One hundred fourteen literacy lessons form the heart of this work+ They are dividedinto three subcategories focused on teaching linguistic, cognitive, and socioculturaldimensions of literacy ~e+g+, linguistic lessons include using conventions of written lan-guage, exploring letters and sounds, spelling, and features of text strategies!+ Eachlesson is organized around a concept+ The authors list materials to be used for thelesson ~often in the form of suggestions! as well as a procedure to be followed+ Withinthe procedure section of each lesson, the authors include what they call into0through0beyond the lessona sequence that assumes movement from more explicit instruc-tion to guided practice to independent practice+ It is through this structure that theauthors attend to the developmental dimension of literacy+ Finally, many of the lessonsinclude a section with suggested variations to the lesson+ Accompanying the lessonsare many helpful sample materials, a few of which are replicated from Kucers earlierwork+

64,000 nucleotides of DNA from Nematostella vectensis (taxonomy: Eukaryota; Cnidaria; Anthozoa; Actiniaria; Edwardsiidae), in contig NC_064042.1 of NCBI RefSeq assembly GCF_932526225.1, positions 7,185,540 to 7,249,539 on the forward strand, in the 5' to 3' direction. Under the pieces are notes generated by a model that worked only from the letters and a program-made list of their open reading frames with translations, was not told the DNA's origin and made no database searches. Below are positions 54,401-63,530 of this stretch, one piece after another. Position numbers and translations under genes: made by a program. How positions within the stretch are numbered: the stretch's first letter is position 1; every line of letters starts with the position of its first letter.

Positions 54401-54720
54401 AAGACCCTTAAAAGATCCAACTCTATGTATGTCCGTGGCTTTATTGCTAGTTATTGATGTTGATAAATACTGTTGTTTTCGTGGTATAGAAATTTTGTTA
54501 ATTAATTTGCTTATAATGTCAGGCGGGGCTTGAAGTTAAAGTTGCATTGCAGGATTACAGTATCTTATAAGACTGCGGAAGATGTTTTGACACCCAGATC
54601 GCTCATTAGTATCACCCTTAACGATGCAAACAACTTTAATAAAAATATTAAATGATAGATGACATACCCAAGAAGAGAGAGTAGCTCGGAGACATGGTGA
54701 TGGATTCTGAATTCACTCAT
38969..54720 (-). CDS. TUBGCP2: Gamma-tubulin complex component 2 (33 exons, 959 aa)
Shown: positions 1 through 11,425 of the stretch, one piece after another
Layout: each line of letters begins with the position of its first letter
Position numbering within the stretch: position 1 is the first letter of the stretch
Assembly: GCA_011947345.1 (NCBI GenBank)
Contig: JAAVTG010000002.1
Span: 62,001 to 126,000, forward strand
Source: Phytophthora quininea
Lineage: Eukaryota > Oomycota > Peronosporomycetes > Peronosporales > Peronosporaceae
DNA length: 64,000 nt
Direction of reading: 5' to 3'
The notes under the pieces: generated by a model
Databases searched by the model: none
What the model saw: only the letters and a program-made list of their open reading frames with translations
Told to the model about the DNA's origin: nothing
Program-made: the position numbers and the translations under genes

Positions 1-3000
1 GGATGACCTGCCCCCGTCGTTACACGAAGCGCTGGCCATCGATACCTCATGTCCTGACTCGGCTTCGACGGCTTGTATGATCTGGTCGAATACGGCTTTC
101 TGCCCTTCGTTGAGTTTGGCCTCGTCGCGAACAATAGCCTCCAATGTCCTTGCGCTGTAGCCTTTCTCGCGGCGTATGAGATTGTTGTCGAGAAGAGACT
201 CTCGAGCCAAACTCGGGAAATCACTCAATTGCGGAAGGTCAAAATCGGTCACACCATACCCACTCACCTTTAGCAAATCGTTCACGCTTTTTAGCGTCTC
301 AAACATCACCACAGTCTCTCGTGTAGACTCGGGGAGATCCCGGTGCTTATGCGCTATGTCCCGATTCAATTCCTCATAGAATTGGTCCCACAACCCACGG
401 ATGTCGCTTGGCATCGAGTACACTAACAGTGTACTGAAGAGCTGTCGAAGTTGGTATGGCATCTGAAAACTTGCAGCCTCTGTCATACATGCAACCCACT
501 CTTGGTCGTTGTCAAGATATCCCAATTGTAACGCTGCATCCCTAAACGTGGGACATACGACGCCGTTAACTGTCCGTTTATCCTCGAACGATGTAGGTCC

Although approximate age levels or developmental appropriateness are not speci-fied for the lessons, they seem designed primarily for K8 students+ Experienced K8literacy teachers and elementary teacher educators would be the audience most likelyto find this volume useful+